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Baseball Strikes Out (Again)

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Growing up in as a young black male in New York City one of the recurring questions on the racial litmus test pertained to my love of baseball. There was a period of time when there wasn't a stat or obscure fact that I couldn't cite. When friends and I debated greatest teams of all-time I was the only one to routinely invoke Josh Gibson's name as catcher for this all-century team in lieu of more popular players such as Yogi Berra or Johnny Bench. Therefore whenever friends or classmates questioned my blackness, and by extension whether I had the necessary toughness to survive as a black male in New York because of my affinity for baseball, a supposedly white boy sport, I was able to confidently disregard these slights because I knew that baseball was going to always play a role in my life. Moreover, I knew that either by hook or by crook, I was determined to become a sportswriter, or one day my beat was going to be the New York Yankees.

Over time I grew more interested in other sports namely basketball, and other literary and professional endeavors where baseball did not factor in as prominently. As I cultivated these other interests, I still kept abreast of what was happening in baseball and took great pleasure whenever I got a chance to go to a baseball game. Whether it was a New Haven Ravens minor league game or an outing to the legendary Yankee Stadium, whenever I watched a game it was a spiritual experience just a notch below attending church. While basketball, football and hockey arenas always tended to feel a tad bit claustrophobic and increasingly more like a tacky mall, every baseball park that I ever went to always managed to retain a divine quality about them. In a sense I realized that I attended basketball and football games to watch an event, but I attended a baseball game to dream events.

These dreams evolved over time to visions of taking my children to the ballpark, a longstanding desire to complete a road trip of all the major league stadiums, or to at least visit all the ones on the east coast. Occasionally, I'll find myself hankering for cracker jacks, a snack that I for all intents and purposes despise, except when I'm in a ballpark. And I have no qualms about admitting that getting my driver's license ranks a distant second to finally being eligible to order a beer to go with my hotdogs when attending a baseball game.

I was so enamored with baseball that I was able to look past the steroids scandal of the last fifteen years. Most of the players involved were never among my favorites, and I was always one to argue that a lot of the criticism was overblown. However as the years wore on, I became angrier about the toll that the steroids scandal was having on baseball. It has always been my contention though, that steroid abuse is not an isolated phenomenon because it is intricately connected to inflated salaries and profit margins, teams strong-arming municipalities for new stadiums, "prime-time" games and a overall disconnection from the communities they serve. More recently, I have come to see baseball's problems (as with many issues faced in this country) as the result of a collapse in effective ethical leadership.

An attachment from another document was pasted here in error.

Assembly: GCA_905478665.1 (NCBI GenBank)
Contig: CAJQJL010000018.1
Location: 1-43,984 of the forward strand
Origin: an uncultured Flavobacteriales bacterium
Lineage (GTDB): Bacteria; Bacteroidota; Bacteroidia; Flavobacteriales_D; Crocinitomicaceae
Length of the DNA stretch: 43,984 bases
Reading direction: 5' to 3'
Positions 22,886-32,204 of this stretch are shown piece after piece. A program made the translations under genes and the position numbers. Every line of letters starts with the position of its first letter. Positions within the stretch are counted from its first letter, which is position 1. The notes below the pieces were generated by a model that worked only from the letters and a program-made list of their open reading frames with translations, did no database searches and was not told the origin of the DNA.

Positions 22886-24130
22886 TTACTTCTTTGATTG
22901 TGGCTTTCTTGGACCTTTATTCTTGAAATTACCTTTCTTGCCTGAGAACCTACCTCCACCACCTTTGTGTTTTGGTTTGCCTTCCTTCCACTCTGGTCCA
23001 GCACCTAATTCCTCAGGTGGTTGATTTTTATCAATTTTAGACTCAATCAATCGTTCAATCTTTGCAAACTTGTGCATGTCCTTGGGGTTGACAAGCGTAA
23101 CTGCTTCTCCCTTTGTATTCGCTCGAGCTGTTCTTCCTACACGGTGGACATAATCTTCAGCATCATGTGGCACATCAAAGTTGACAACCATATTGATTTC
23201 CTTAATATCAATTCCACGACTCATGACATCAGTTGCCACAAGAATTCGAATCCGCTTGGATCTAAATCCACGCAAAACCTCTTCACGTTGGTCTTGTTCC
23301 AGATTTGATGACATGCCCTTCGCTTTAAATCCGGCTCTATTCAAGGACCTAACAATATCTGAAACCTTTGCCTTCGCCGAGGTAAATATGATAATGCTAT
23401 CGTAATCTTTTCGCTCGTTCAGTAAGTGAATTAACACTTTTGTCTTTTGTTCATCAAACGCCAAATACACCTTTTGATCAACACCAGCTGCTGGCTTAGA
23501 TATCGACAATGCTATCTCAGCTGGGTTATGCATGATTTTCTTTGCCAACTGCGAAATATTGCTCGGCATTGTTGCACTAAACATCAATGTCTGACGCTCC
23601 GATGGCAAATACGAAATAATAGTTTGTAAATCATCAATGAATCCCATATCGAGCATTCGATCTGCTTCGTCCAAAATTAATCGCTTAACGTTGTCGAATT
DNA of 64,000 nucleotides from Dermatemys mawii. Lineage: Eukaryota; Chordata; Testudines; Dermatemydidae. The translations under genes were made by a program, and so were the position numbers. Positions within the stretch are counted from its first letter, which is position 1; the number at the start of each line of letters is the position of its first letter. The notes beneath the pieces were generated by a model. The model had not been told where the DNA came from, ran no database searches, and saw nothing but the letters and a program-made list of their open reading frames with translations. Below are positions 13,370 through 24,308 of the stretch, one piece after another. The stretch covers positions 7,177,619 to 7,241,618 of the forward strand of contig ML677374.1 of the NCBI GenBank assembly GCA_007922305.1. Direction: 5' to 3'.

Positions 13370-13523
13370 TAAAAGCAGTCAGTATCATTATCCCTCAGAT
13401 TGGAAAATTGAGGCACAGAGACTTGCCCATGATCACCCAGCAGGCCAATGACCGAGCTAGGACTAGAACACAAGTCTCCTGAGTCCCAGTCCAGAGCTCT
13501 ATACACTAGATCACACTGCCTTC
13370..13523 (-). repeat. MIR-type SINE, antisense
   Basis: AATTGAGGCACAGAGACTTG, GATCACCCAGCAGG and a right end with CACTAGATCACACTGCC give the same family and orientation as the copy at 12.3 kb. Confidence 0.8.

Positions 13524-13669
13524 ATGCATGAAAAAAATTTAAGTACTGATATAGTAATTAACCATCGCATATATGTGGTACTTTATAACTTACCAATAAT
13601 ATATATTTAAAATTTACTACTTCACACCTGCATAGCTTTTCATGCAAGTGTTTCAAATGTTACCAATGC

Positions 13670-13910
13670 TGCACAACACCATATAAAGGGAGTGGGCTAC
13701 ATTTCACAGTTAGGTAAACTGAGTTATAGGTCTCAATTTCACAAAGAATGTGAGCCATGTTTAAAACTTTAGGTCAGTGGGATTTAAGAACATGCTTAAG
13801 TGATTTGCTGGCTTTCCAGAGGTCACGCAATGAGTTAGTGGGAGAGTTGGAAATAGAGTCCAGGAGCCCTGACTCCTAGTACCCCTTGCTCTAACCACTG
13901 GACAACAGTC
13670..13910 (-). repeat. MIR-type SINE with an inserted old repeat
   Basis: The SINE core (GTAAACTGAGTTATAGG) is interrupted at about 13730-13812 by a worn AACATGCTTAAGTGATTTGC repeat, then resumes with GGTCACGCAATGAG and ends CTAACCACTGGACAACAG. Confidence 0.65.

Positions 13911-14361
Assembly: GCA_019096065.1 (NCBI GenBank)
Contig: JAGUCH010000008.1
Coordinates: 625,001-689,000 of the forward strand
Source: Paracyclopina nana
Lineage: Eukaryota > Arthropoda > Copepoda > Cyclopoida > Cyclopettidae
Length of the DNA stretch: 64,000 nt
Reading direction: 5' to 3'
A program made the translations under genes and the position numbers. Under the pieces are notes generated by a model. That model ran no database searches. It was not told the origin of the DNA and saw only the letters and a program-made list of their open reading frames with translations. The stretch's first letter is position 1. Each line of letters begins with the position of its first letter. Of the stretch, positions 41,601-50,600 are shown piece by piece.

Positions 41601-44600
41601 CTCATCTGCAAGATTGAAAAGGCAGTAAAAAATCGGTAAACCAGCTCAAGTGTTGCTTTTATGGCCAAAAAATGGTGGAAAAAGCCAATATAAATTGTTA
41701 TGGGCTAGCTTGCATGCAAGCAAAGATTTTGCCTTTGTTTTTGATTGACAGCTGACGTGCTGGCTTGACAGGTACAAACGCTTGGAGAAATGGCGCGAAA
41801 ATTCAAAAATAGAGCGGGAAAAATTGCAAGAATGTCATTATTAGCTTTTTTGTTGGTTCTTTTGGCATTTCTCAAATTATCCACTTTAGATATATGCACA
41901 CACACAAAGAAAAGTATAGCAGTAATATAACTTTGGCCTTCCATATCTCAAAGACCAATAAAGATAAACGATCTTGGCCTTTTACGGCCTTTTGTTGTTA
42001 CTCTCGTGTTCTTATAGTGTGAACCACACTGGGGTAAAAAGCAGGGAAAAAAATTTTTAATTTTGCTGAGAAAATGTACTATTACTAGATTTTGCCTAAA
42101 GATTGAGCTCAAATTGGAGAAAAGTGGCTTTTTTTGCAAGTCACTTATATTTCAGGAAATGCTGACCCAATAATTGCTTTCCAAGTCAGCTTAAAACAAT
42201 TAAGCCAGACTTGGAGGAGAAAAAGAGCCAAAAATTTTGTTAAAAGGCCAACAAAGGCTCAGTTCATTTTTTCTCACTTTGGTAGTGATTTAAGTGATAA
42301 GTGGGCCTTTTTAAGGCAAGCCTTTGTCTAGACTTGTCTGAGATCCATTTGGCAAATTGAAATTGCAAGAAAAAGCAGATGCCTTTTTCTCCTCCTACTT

In spite of all of its problems in the recent past, it wasn't until today that for the first time in my life, I am ready to turn my back on baseball. When I heard the news today that players David Ortiz and Manny Ramirez allegedly tested positive in 2003, while with the Red Sox, I had to finally throw my hands up. I can really care less about Ortiz, (he was always suspect in my book), but Ramirez who I have watched play since he was a student at George Washington high school in New York City has long been one of my favorite baseball players. He's arguably the greatest hitter of his generation and a player who I paired alongside Ken Griffey Jr. my longstanding choice for the greatest player of his generation. I never fooled myself into thinking that I could have a career as a major league baseball player, but seeing Ramirez in high school and looking at the wide disparity between his physical talents on the diamond compared to mine helped me to realize that I was destined to use my talents were with the pen and not coming out of the bullpen a la one of my other childhood heroes Lee Smith.

My brother and I used to fall asleep talking about Ramirez and his acumen as a batter. We were in awe of the fact that he never appeared fazed at the plate. I remember telling him that he should approach his homework assignments like Manny approaches an at-bat cool, calm and with success already at hand.

Major league baseball could care less about me, and I'm perfectly OK with this fact. So my decision to not attend or watch any games for a year after this latest news will hardly effect their bottom line.

But, you know what, if when I get ready to come back and start watching next summer Bud Selig is still the commissioner, it's going to be very hard for me to sign back on again. The players are being rightfully punished whether it's through suspensions or the erosion of their legacies, but Selig has gotten off completely free in spite of his unethical leadership. If news broke at a school or a university that teachers were rampantly cheating, getting promoted in spite of setting bad examples for students and the community at large, not only would those teachers be fired, but so would the university. How, Selig has managed to evade responsibility for what has occurred under his watch is bewildering to me.

Therefore, since my appreciation for baseball runs deeper than my feelings for any player or team, I will merely presume when I return to the sport next year if Selig is still commissioner, then cheating is permitted and will leave my dreams at home because surely they are prohibited.